Biopolitical platforms: the perverse virtues of digital labour

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By mediating everyday activities, social interactions, and economic transactions, digital platforms play an increasingly dominant role in contemporary capitalism. These platforms have excelled at extracting value from assets and labour that have been deemed un(der)productive. While the burgeoning literature on platform capitalism and digital labour has focused on these systems of value extraction, there has been much less attention on how platforms have also undertaken a project of subject formation and thereby capital development. By theorising empirical research with people who work as food delivery workers for Deliveroo, we show how platforms, specifically those that provide services in urban places, encourage, even require, workers to develop a form of human capital based on three perverse virtues that make them more productive, more desirable workers: flexibility, vitality, and legibility. We then analyse the operations and implications of biopolitical platforms—by which we mean platforms that create and administer a biopolitical governance regime in order to cultivate and accumulate capital, both human and data.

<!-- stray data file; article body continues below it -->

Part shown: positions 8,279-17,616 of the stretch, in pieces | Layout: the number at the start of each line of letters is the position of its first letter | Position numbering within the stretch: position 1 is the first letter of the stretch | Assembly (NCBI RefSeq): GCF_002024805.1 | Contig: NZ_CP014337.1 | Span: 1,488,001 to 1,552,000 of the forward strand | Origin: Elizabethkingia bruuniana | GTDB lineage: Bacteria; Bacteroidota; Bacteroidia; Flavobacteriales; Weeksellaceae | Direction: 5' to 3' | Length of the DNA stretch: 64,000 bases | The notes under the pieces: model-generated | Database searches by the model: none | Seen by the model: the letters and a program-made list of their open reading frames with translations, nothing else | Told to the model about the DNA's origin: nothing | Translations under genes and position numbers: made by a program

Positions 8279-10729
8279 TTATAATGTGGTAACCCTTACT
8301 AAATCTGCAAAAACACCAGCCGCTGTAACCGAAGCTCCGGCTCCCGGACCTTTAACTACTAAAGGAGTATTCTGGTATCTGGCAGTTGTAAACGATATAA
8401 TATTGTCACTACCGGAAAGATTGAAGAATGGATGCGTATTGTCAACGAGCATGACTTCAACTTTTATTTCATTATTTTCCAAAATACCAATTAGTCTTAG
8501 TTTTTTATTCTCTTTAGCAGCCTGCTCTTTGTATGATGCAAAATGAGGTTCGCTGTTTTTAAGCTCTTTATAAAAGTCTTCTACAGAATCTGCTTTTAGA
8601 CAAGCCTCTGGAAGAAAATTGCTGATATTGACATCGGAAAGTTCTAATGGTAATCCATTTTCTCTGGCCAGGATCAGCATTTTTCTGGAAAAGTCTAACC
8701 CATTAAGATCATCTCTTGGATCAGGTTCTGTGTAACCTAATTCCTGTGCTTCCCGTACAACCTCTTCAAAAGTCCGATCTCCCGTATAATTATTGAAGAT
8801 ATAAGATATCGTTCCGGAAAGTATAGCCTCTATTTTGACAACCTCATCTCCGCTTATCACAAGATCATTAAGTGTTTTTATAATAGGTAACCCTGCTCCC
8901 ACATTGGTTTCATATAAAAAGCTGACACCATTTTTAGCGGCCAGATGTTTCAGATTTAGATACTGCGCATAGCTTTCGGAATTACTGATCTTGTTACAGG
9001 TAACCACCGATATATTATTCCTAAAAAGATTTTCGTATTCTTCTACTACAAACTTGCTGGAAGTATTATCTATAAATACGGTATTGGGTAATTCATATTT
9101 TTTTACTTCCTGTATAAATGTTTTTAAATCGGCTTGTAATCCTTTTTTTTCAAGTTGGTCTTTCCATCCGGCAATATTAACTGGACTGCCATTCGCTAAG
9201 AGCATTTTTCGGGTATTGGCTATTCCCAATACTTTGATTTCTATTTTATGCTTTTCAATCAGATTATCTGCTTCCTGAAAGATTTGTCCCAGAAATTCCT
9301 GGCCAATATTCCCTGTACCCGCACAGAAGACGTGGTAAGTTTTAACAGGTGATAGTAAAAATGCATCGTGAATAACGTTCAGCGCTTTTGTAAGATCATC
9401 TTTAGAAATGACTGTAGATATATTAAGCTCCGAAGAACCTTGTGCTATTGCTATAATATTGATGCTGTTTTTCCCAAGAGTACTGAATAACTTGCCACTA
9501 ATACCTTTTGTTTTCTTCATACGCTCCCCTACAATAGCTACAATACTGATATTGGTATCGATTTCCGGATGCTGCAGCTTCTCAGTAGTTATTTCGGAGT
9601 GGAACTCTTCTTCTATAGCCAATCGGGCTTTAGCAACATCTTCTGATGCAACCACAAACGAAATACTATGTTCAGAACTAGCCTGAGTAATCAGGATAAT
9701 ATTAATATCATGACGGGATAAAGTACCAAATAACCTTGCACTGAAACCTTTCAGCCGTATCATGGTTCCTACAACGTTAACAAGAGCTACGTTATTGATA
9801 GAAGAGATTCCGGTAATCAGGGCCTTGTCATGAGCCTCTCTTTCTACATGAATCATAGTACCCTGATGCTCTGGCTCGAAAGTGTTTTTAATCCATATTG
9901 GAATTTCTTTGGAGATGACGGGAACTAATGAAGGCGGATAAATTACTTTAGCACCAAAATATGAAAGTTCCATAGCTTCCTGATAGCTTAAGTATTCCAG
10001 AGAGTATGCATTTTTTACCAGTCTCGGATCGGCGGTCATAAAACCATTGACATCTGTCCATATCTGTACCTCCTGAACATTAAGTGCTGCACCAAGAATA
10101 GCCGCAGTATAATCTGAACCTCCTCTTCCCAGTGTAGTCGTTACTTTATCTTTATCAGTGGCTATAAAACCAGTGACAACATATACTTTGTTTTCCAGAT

Gregory, K., & Sadowski, J. (2021). Biopolitical platforms: the perverse virtues of digital labour. Journal of Cultural Economy, 14(6), 662–674.

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